Module 7: Equity, Diversity & Inclusion

DEI vs. EDI | Why EDI? | Why EDI? Pt. 2 | Student Affirming Pedagogies | Assignment & Discussion

Student Affirming Pedagogies

Classroom dynamics are a combination of the professor’s ideology, expectations, behavior and course design, as well as the students’ ideologies, expectations and behavior. Each instructor approaches their classes, syllabi, assignments and teaching style in individual ways that hopefully respond actively to their students’ identities and needs. However, the historical approach has been one of dominance, with the educator functioning from an elevated and often distant position of power, maintaining their authority and disseminating knowledge to the lowly students below. While many instructors may have resented this paradigm if they experienced it themselves as students, they often find themselves replicating the same patterns when they become “the teacher.” Numerous studies show how negatively these dynamics impact students and inhibit learning, yet it’s often the default classroom setting. Instructors also tire from the energy exerted in presenting themselves authoritatively or inauthentically, from low student participation and lackluster assignments. 

Often, the personal bias and structural oppression that historically excludes, disempowers and disadvantages especially Black and Brown students and all marginalized groups, is the primary cause of such deficit-based and punitive approaches to education. Pedagogies that center students, honor and incorporate their voices and cultures into course design, delivery, and innovative ways to enhance and ensure student engagement are becoming more widespread and recognized as crucial and effective ways to approach teaching. Rather than forcing students to learn and behave in a way that matches their own often deeply biased vision of what an ideal student and classroom is, instructors have to be more vulnerable, think more critically about their students’ backgrounds and the cultures they embody, the injustice they and people like them experience, the epistemologies and behaviors that push students away instead of bringing them in. From the way one dresses, to the language in the syllabus, course materials, assignments and grading policy, an instructor is communicating messages and enforcing policies that determine who and what is valued in the classroom. These interactions have long-lasting repercussions on students and the way they view themselves and their futures.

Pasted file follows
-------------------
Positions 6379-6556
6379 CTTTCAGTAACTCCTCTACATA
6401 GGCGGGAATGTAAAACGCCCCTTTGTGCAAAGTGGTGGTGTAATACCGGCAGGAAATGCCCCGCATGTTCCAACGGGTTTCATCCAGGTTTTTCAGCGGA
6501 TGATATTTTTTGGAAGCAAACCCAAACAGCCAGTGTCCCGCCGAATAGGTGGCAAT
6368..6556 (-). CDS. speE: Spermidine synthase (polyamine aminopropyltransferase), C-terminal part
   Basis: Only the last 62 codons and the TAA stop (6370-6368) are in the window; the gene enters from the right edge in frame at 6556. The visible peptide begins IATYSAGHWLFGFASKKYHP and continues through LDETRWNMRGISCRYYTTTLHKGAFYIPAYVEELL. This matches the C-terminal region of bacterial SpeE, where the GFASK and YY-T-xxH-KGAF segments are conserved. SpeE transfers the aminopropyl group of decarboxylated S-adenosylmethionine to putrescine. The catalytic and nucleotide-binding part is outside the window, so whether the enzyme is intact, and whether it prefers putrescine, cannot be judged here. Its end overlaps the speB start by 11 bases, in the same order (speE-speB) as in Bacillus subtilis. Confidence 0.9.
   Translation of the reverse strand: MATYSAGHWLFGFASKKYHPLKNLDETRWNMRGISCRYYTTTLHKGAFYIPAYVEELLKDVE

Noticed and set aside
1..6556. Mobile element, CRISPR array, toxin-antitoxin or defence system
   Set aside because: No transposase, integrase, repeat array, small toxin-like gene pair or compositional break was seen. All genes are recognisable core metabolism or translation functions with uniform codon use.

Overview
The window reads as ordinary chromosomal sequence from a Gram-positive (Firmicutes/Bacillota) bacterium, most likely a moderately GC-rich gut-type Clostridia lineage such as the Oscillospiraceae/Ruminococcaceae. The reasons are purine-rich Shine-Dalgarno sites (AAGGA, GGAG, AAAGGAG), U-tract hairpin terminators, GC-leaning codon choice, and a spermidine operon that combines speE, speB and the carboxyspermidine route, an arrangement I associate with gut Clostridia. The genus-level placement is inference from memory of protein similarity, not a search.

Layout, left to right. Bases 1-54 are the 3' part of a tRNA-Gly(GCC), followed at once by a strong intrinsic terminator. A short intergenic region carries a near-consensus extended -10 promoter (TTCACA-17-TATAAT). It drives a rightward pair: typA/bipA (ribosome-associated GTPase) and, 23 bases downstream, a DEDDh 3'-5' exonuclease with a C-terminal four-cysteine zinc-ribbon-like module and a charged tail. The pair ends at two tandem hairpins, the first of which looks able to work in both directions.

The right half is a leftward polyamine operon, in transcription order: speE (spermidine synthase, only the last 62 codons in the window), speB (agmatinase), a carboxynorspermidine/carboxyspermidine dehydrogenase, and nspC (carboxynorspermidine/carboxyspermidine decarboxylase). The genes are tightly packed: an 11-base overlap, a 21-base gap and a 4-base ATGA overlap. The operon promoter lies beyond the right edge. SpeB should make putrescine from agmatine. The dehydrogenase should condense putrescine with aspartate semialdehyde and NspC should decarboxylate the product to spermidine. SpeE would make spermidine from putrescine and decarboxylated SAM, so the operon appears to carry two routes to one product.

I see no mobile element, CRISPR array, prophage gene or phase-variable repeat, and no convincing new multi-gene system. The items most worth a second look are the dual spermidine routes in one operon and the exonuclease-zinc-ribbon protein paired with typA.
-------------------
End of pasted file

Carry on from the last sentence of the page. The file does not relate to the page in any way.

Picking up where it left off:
Culturally relevant, responsive and sustainable pedagogies

Formulated by Gloria Ladson-Billings in the 1990s, culturally relevant pedagogy applies EDI principles, designed for educators who truly want to connect with multicultural classrooms full of students who differ from their own racial and cultural background. Developed in an era when globalization and multiculturalism were recognized as socio-economic and political realities that students needed to be prepared to excel in, she also wanted to ensure that under-appreciated and over-penalized cultures and intelligences of Black and Brown students were re-evaluated and celebrated as they were empowered to think critically about their worlds and the injustice they experienced. Ladson-Billings work has paved the way for newer teaching methodologies that build upon her foundation. Geneva Gee advanced the methodology with culturally responsive pedagogy in the early 2000s, followed by Django Paris and H. Samy Alim’s culturally sustainable pedagogy in 2012. 

Read this brief article by on Culturally Relevant, Culturally Responsive and Culturally Sustainable Pedagogies by Madeline Will and Ileana Najarro.

Reality Pedagogy